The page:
"Crooked Path" will make Dobro fans rejoice as it provides some down-home Blues and one might imagine the Louisiana bayou on a warm summer night when listening to it. The not-so-straight-and-narrow road in the title did not lead Perry's narrator to a life of crime or eternal damnation, but back to her old flame. "So many times I've watched the sun go down, and then I wonder why I watch it all alone." She says to her former lover, "It's strange what we put ourselves through." One gets the sense that she regrets walking this "Crooked Path," but only halfway: "All the while I knew the truth!"
The liner notes reveal that, "this album was created with the intention of exploring both modern and traditional Blues styles to their limits." For example, how about a little Dixieland Jazz on "Nothing Like You." It starts out with jazzy piano then adds the brass horns backing Perry's soft vocals. By mid-song, hotly-picked guitar has you marching down Bourbon Street.
Eric Burdon and the Animals made the traditional song "House of the Rising Sun" famous, but Roxy's cover provides a pleasant re-introduction to it. The "House" (of the Rising Sun) is one of negotiable affections and as Roxy reveals in her version, it's "the ruin of many a poor girl, and, God, I know I'm one." Sung by a female, the lyrics provide an entirely different perspective on the song. "I've got to wear that ball and chain" might refer to working at the House, in her case, rather than being a client. You can hear the weary resignation in Roxy's voice and mournful harp.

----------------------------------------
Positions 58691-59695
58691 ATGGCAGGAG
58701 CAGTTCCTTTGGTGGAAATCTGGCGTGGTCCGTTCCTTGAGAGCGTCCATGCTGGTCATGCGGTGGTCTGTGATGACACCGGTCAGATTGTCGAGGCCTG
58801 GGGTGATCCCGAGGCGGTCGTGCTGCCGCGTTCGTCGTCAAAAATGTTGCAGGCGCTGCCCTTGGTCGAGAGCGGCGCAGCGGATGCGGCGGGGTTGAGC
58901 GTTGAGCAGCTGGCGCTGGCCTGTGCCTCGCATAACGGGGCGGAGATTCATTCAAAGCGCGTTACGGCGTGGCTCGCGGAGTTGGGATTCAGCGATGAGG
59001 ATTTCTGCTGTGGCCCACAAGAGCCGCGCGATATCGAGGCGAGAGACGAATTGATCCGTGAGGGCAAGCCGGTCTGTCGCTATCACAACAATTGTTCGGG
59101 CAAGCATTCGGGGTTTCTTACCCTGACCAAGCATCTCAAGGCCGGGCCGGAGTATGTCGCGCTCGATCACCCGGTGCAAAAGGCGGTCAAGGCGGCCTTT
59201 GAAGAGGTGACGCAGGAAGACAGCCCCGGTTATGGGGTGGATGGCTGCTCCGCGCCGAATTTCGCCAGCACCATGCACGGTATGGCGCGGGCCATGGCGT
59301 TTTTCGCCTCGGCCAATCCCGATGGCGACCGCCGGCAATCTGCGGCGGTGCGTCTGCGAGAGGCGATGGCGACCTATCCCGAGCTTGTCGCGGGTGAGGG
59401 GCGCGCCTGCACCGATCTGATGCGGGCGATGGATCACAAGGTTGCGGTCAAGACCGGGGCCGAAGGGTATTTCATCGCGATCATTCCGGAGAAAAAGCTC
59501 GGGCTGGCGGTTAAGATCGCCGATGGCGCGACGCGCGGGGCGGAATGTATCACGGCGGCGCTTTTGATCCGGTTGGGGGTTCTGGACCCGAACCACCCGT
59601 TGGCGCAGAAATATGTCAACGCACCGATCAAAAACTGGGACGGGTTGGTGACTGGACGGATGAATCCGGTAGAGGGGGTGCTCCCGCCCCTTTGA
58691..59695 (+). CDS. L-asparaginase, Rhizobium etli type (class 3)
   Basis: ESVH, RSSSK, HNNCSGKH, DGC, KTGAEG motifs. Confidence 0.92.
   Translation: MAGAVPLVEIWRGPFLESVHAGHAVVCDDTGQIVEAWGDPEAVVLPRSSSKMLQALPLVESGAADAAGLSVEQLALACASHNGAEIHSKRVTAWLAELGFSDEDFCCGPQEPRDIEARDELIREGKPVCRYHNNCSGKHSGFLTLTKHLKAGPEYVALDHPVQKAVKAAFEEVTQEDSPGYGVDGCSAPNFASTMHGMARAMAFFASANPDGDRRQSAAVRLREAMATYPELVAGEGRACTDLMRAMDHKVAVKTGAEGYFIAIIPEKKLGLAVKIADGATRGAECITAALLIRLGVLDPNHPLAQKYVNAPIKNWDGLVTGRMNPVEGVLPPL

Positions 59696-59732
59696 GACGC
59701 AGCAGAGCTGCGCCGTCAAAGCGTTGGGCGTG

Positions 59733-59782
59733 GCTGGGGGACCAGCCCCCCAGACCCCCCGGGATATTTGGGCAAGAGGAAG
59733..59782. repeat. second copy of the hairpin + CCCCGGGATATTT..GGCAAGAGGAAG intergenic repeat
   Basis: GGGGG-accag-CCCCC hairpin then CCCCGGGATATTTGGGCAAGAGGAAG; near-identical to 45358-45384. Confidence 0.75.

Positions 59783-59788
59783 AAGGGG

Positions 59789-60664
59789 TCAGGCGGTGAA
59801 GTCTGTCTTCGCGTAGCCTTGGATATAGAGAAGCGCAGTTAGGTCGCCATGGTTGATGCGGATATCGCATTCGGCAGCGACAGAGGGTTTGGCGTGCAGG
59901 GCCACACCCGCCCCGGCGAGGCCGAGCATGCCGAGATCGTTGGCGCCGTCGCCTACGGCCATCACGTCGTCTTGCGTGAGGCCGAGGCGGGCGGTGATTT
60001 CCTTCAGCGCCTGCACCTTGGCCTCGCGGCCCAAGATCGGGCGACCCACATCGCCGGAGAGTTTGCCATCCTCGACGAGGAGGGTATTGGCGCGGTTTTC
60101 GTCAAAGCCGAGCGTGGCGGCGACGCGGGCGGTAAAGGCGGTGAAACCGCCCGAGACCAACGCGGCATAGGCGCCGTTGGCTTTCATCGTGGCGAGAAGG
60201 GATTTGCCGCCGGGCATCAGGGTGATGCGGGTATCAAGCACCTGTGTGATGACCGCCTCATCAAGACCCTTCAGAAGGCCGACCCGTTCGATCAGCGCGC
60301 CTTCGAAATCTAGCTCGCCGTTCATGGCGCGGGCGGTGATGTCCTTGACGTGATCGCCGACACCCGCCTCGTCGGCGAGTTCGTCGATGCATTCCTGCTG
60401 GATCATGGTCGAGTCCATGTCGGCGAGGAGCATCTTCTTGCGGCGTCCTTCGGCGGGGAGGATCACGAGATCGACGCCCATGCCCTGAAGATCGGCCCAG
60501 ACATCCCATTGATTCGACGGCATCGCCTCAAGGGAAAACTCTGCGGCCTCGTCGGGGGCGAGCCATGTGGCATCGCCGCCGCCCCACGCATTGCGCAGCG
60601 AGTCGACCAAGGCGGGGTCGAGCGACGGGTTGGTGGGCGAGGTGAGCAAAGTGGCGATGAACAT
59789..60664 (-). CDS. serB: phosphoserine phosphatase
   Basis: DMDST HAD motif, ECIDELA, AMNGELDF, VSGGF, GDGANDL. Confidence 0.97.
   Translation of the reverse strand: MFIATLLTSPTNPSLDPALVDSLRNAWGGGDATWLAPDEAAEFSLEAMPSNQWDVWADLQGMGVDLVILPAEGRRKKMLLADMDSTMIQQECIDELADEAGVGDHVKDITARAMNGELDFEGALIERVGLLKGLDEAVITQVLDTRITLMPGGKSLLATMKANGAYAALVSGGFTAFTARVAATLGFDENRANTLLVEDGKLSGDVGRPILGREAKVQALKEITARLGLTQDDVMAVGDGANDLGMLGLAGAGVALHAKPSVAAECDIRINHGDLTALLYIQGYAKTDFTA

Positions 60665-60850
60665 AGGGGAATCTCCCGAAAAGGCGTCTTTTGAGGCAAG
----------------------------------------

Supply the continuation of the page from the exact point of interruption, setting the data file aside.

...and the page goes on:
This is great music; allow Roxy to reign the Blues down on you.
James Walker is a contributing editor at BluesWax
"BACK IN BLUESVILLE"
Blueperry Hill Records
Being the "New York Blues Queen" - a title Roxy Perry either adopted or accepted on her 1998 album of the same name – might not be the hardest distinction to claim. But this leather-clad vocalist has the kind of voice and delivery that could save her throne if Gotham did suddenly get flooded with distaff blues singers; her sound is full, smoky, dark, wise, worldly, and genuine. Most modern "blues queens" are cartoonish parodies of the big blooze mama archetype, but listen to "Midnight Train," which shares more than a word of its title with Patsy Clines's "Walking After Midnight" – like Cline, Perry sounds simultaneously resigned and determined, as if sultry laments were at once a vindication of her struggle and her sexuality. Listen with the corner of your ear, and it sounds as if she's packing up and leaving town; listen with your own pain, and it sounds like a suicide note. How many female blues singers still know how to do that?